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after your car is stolen

The FBI estimates that a car is stolen every 42.8 seconds. That leaves thousands of drivers scrambling to find or replace their beloved rides every day. We'll explain how to handle this situation just in case it happens to you.

First, call the police

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The sooner, the better. Let the police know everything about your car, including its make and model, VIN, and roughly when and where it was stolen. If you have a tracking device like OnStar® installed, let them know that, too. There's a chance the device could be used to locate your car before it's too late.

Once you've filed the police report, hang onto it — it'll come in handy when it's time to file your car insurance claim.

Report the stolen car to your insurer and your state DMV

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After you've filed a police report, contact your car insurance company. If you're an Esurance customer, you can report the stolen car online, on your smartphone, or by calling us anytime at 1-800-ESURANCE (1-800-378-7262). A dedicated claims rep will help you through every step of the claims process.

You can also contact your state's Department of Motor Vehicles since they maintain a database of stolen cars. If a stolen car is recovered, the DMV often works with the police to identify a car's rightful owner.

How car insurance can help

In the immediate aftermath, rental car coverage can help pay for a rental car until your actual car is found or considered lost.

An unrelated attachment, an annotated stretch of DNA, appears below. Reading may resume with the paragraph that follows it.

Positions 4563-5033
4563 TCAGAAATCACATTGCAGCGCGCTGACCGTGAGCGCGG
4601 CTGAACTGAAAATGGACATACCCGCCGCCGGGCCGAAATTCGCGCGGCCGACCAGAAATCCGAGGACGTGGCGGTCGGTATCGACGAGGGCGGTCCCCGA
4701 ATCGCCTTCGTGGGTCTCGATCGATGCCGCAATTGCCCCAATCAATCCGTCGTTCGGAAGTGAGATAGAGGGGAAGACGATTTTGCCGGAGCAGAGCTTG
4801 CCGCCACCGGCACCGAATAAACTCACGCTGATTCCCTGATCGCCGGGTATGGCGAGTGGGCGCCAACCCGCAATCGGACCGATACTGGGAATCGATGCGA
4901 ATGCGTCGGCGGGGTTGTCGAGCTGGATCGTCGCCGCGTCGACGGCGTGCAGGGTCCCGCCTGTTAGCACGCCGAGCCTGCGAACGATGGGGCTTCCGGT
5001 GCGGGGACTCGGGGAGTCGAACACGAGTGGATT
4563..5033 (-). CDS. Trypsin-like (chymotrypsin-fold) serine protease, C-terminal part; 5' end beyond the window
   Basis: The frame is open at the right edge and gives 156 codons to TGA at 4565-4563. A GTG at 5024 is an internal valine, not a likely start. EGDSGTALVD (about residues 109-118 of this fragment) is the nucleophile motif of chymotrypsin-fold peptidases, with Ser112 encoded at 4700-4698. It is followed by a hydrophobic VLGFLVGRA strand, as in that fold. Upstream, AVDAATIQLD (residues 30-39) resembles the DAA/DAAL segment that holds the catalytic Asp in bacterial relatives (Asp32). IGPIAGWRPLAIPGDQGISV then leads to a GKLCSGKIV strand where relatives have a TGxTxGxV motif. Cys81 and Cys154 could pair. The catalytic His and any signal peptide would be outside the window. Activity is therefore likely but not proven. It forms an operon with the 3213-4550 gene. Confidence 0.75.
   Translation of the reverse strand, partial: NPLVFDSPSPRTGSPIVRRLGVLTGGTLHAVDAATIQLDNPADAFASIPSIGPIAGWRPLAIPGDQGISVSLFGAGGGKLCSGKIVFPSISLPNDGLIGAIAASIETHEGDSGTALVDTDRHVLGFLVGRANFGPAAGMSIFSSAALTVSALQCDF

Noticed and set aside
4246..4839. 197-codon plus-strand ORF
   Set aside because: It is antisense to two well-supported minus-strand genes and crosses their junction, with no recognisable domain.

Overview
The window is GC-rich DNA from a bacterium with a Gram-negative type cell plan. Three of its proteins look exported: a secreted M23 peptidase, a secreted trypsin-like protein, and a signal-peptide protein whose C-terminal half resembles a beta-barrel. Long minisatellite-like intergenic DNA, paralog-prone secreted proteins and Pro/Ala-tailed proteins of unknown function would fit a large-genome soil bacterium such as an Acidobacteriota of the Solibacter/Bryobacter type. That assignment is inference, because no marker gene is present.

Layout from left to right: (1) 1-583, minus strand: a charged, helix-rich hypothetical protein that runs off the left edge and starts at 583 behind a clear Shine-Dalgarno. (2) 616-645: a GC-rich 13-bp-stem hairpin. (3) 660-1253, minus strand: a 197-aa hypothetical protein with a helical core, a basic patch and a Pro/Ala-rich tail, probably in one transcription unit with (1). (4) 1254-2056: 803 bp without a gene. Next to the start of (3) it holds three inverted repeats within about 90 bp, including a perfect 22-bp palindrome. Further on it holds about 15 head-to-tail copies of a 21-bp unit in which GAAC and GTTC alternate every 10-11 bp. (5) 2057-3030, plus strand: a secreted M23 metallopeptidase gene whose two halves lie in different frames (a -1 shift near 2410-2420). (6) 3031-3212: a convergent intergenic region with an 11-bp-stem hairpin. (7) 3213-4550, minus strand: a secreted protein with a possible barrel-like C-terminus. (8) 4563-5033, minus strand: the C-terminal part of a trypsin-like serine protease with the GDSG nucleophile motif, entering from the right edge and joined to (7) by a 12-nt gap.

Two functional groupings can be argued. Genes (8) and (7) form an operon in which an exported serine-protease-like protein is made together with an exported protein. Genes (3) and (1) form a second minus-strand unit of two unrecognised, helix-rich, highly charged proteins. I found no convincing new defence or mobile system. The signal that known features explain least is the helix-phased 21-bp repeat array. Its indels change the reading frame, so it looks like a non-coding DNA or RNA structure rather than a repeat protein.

If you have comprehensive coverage on your policy, your car insurer can help pay to replace your lost car. The coverage, which is optional unless a loan or finance company requires it, can pay the actual cash value, or ACV, of your car once you've paid the deductible.

What about your valuables?

If your tablet, smartphone, or laptop was in your car when it was stolen, your renters insurance or homeowners insurance policy could help pay to replace them.

And if you had installed any high-tech enhancements to the car, like a new sound system, customized parts and equipment coverage can protect the upgrades made to your vehicle before it was stolen or vandalized.

Some cause for optimism: the likelihood of recovery

Getting your car back in one piece may seem like a long shot, but stats reflect a surprisingly good chance of stolen cars being recovered. Data from the California Highway Patrol, for example, reveals that of the 174,457 cars reported stolen in 2012, 87.8 percent were recovered.

Related links

Tips on protecting your car from thieves
Learn how to protect your car from would-be thieves.

Comprehensive coverage demystified
Find out more about the coverage that can pay to replace a stolen car.